Dubai: One man has an oversized influence on the dips and swings of India’s property market — and he does not go by the names of Narendra Modi, Rahul Gandhi or Arvind Kejriwal. Instead, it is Raghuram Rajan, the highly articulate and effortlessly urbane governor of the Reserve Bank of India (RBI), the central bank.
Since taking over, Rajan, who has had a long stint at the International Monetary Fund (IMF), has been quite particular about the need for the Indian economy to immediately tame inflationary pressures rather than get preoccupied with the slowing growth numbers. Key interest rates were hiked in the third quarter and which meant that the cost of fin-ancing a home did go up simultaneously. And just when the market was least expecting it came another hike, in January, raising the repo rate to 8 per cent.
“The housing segment has been particularly affected by RBI’s rate hikes over the period, affecting home buyer sentiments,” said Anshuman Magazine, chairman and managing director at the real estate consultancy CBRE’s south Asia operations. “The burden of inflated EMIs (equated monthly instalments) deterred buyer sentiments after the September 2013 rate hike, prolonging the demand stasis in the real estate sector to some extent.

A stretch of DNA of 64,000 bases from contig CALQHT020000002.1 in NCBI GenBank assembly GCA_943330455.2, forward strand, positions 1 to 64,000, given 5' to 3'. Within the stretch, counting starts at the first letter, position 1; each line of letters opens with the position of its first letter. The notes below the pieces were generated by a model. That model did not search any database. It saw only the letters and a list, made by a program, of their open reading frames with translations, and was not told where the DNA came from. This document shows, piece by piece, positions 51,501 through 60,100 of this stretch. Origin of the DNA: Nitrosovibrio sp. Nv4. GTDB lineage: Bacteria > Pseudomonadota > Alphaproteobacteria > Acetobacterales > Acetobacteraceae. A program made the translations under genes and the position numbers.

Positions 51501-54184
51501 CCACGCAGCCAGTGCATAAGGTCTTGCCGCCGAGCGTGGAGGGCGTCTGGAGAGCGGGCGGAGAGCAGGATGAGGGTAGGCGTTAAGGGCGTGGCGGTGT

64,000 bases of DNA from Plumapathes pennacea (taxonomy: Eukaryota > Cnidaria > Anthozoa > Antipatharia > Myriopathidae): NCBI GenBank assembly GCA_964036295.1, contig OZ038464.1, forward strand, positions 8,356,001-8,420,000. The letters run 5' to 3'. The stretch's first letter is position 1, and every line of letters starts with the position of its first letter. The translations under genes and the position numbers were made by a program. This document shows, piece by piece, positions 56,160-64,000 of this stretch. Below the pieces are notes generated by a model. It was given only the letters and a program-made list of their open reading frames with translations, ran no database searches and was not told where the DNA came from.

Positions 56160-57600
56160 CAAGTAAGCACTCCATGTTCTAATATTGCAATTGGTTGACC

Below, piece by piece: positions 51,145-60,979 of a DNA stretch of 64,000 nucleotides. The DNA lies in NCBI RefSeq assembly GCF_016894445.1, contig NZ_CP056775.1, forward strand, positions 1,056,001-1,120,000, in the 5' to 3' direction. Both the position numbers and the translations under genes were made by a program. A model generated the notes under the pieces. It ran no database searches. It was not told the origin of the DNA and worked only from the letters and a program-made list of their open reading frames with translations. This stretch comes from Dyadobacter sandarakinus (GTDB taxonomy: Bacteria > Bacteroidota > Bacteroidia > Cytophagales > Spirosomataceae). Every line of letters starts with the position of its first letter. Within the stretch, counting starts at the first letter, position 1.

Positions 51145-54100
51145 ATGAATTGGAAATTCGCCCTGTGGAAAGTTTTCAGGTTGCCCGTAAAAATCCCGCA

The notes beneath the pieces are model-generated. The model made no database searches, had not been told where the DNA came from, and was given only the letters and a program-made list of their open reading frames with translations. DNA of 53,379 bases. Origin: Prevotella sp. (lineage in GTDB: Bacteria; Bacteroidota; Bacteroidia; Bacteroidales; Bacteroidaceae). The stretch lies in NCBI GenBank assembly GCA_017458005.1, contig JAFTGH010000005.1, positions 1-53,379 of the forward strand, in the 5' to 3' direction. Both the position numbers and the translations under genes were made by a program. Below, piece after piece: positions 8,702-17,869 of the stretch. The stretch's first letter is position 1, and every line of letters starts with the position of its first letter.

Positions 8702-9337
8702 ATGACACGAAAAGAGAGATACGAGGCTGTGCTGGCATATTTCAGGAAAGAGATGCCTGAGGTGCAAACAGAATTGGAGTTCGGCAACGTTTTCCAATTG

“The industry, however, appreciated the reduction in the MSF (marginal standing facility) rate by 25 basis points to address long-term inflationary trends that followed soon after. The RBI move to keep the repo rate unchanged at 7.75 per cent in December was further appreciated by the industry. “The status quo decision was expected to have a positive effect on the realty sector by bringing in more stability on home loan interest rates. But the decision to increase the repo rate again in January came as a surprise. The industry was expecting key rates to remain unchanged.
“With this marginal increase, RBI seemed to have returned to its stance of curbing inflation, together with its endeavour to begin linking India’s monetary policy with the CPI (consumer price index).”
Then there is the General Elections 2014 — with all its permutations of what its results would mean for the country and its economy — to contend with. “Housing demand in the high-end and mid-end, as well as in the luxury segment, is likely to remain sluggish across India’s leading cities during the first half of 2014, due to the subdued pre-election macro-economic environment,” said Magazine.
If prospective buyers are understandably cautious, India’s developers need to get better at managing their high-wire acts. “The cost of funding for developers in the last two quarters has increased,” said Dubai-based Rajnish Oswal, managing director at Smart Planners Real Estate Broker, which specialises in selling property in India to expat Indians. “Also, a lot of fixed-return options are floating in the market targeted at the cautious investor and due to which property sales to end-users have dropped of late.
“With elections due. I would say around 55 per cent of potential [expat] buyers are holding back their decision on property in India; they want a clearer picture of the [future] government and hence sales in this quarter have reduced compared to the last quarter of 2013. “The real estate sector will get a boost if there is a stable government.”